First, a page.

A Day in the Life

This is a question I get a lot and it doesn’t have a straightforward answer. That said, it may be a surprise to you that a day in my life is probably not incredibly different than a day in other professions as far as the contents. They’re just at different times of the day and in a different order and I’m in charge instead of someone else.

A day in my life will have some combination of these three categories:

Work at Home:

  • Practicing – I aim for two or more hours a day but sometimes a good warm up is all I can get.
  • Writing music – I lead three bands. We’ve got to have stuff to play.
  • Working on my websites – This one and Drummers Transcribed.
  • Managing Social Media – I’m super bad at this but I’m getting better. I’m on Facebook, Twitter and Instagram.
  • Research – Listening to music, watching performances, checking out equipment and reading. This research is enjoyable but its still research.
  • Emails & other forms of communication – I bet you and I get the same amount of pleasure out of this. This is not fun.

Work Away from Home:

  • Teaching a class – I get hired to teach high school and middle school percussion and jazz classes all around the county.
  • Teaching private lessons – I’ve got seven students that I meet with throughout the week.
  • Meetings – Discussing future plans with schools that I associate with and bands I’m a part of.
  • Picking up supplies – Printing music and buying sticks etc.
  • Rehearsing – Polishing the product.
  • Playing Gigs – This, of course is what its all about.

The Same Stuff You Do Every Day:

  • Sleeping
  • Cooking
  • Buying food
  • Going to the bank
  • Exercising
  • Relaxing
  • Washing the dishes
  • Laundry
  • Etc.

The main difference is while someone with a more “normal” job may be relaxing at 7pm, I might be relaxing at 3pm. While their work day might begin at 9 and end at 5, my work day could start at 2pm and maybe end at 1am when I get home from a gig. If there’s not a gig that night my workday might be really short. I usually get to cook my breakfast and my lunch where they might only get to cook their dinner.

Weekends are when I work the most and I have no prescribed days off. So I might work 11 or 12 days in a row before I get what most people call “Saturday.” Sometimes I’ll get 2 or three Saturdays in a row too.

I don’t normally wake up early unless I have an appointment that requires my physical presence or church. Yep, you read correctly. I’m pretty much only waking up early for Jesus.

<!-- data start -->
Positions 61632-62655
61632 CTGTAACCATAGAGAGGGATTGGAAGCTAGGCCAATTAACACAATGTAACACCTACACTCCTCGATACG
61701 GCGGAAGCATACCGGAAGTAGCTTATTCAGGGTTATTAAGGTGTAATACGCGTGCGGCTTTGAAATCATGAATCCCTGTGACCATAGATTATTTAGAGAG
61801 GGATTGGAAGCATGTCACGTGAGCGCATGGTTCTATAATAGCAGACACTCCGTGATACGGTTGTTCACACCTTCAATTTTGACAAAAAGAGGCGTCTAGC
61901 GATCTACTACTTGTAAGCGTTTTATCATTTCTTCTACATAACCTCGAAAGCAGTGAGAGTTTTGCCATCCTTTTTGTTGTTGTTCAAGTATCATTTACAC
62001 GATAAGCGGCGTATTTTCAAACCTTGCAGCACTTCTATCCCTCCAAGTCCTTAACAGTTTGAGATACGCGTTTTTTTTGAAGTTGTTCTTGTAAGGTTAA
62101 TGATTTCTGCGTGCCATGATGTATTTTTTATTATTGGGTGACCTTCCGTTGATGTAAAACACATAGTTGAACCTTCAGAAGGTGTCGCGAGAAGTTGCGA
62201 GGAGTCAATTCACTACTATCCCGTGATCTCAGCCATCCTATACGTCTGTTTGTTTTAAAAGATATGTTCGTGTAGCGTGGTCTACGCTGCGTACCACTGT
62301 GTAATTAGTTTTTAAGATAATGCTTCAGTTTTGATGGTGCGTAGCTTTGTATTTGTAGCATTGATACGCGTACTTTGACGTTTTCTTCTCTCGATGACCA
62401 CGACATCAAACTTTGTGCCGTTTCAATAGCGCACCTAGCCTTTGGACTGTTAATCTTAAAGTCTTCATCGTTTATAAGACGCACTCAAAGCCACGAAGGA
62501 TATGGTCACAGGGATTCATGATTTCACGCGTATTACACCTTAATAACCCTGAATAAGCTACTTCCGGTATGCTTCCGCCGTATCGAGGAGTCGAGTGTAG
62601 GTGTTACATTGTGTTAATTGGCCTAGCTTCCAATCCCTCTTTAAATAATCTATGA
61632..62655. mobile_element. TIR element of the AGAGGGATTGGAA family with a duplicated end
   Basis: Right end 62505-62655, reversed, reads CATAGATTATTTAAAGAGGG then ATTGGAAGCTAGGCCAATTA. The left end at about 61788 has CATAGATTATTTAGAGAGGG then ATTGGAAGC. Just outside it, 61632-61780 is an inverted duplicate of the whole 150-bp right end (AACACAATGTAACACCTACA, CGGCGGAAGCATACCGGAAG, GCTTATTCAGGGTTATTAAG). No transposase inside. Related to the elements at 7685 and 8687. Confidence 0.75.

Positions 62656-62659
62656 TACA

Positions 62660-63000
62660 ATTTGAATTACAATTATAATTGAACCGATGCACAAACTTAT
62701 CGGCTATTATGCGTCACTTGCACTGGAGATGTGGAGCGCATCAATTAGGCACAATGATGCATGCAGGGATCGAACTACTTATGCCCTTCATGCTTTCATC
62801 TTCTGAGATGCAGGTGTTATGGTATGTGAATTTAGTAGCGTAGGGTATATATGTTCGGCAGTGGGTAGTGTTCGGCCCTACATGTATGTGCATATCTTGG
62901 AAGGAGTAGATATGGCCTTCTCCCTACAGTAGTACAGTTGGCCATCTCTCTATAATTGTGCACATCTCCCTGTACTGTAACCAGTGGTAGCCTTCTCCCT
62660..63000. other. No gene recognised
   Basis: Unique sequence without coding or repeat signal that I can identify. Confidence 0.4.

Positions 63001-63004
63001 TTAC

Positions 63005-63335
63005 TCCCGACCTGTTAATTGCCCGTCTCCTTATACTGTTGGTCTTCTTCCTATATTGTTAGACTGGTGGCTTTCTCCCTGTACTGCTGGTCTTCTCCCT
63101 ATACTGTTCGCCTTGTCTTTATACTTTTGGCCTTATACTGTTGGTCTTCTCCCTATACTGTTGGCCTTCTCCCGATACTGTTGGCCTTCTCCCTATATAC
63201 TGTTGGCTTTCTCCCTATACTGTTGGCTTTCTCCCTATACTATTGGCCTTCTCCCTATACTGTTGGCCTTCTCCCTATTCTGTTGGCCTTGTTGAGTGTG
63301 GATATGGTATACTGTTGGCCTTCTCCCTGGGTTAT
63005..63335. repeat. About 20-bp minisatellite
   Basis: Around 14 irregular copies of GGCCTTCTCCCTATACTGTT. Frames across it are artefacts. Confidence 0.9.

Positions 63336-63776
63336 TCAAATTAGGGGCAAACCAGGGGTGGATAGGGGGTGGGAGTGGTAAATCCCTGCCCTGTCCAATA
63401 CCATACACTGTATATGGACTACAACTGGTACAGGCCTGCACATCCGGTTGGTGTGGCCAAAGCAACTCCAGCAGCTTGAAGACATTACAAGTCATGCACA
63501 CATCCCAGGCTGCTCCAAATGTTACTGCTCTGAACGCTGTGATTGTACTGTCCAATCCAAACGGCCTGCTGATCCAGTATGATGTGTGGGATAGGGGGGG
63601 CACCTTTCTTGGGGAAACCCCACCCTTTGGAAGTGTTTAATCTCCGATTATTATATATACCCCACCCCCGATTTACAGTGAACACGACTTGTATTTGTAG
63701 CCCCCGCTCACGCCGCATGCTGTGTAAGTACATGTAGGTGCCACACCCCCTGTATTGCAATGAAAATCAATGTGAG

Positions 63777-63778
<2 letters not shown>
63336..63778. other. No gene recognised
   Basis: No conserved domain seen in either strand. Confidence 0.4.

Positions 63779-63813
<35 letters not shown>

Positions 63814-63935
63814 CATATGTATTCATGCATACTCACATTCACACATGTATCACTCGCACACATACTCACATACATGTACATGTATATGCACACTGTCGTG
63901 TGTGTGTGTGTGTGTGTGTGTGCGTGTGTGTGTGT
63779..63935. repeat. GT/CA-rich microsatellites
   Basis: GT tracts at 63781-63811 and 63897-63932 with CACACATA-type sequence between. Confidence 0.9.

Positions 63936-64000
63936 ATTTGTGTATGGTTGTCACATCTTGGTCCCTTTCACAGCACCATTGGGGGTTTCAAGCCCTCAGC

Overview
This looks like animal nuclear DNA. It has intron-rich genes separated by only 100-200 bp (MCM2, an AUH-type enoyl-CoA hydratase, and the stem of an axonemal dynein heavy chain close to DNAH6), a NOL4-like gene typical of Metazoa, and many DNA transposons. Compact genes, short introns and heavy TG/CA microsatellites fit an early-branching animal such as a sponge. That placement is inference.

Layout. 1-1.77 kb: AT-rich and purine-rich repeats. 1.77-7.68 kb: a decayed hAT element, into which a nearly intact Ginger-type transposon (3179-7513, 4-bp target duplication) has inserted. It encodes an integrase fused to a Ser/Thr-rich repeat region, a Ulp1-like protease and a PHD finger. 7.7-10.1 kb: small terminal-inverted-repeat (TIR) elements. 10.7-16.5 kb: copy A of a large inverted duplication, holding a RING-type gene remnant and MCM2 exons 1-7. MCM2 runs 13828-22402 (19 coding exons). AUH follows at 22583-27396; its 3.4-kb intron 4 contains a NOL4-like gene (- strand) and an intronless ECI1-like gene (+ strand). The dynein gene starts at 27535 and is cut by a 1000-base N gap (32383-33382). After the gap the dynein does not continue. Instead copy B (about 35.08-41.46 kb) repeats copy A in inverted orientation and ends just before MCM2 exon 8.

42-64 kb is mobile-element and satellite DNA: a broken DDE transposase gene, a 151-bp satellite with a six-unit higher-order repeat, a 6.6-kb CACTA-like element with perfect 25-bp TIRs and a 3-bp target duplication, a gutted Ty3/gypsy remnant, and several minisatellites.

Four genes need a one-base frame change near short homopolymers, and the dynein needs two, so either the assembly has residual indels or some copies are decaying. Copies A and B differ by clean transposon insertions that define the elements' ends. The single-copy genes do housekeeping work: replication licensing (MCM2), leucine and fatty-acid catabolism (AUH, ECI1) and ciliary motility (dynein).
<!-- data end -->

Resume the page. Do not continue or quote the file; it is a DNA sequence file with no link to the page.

We musicians drive a bunch too. Far more than most people. The most I’ve driven for a gig is 3 1/2 hours. 2 hours isn’t uncommon and 1 hour is typical. So a 3 hour gig when you include leaving early (lateness is unacceptable, people – construction, car accidents and snowbirds will make you late if you leave on time) driving there and driving back, a 3 hour gig is really at least a 5 1/2 hour commitment.

As you can see, most of this is self-directed work and that’s the way I like it. I like the feeling of holding the responsibility of my success in my hands. I also like the feeling of being able to measure my success the way I want to. For some people success is money and “moving on up.” For me success is autonomy, being able to do the work that I want to do, being able to give of my time and money to those who need it and being creative on a daily basis.

Aside from some obvious differences, we musicians aren’t terribly different from what everyone else does. That said, I don’t know that many of us really have a “day in the life,” to offer. Every day is an unexpected adventure. I don’t think I’ve duplicated the schedule of any given day since I started making my living as a professional musician.

I wouldn’t have it any other way.

Hard to Understand

I haven’t quite figured out how to explain what I do for a living.

Most occupations need no explanation or maybe very little, but that’s just not the case as a musician. Being a musician comes with the stigma (perpetuated mostly by movies, books, media and fearful parents) that artists are probably poor and starving, possibly lazy, maybe uneducated and certainly impractical.

Not the actual case. But since that’s the assumption and I’d prefer not to be thought of in those terms, it requires some explaining.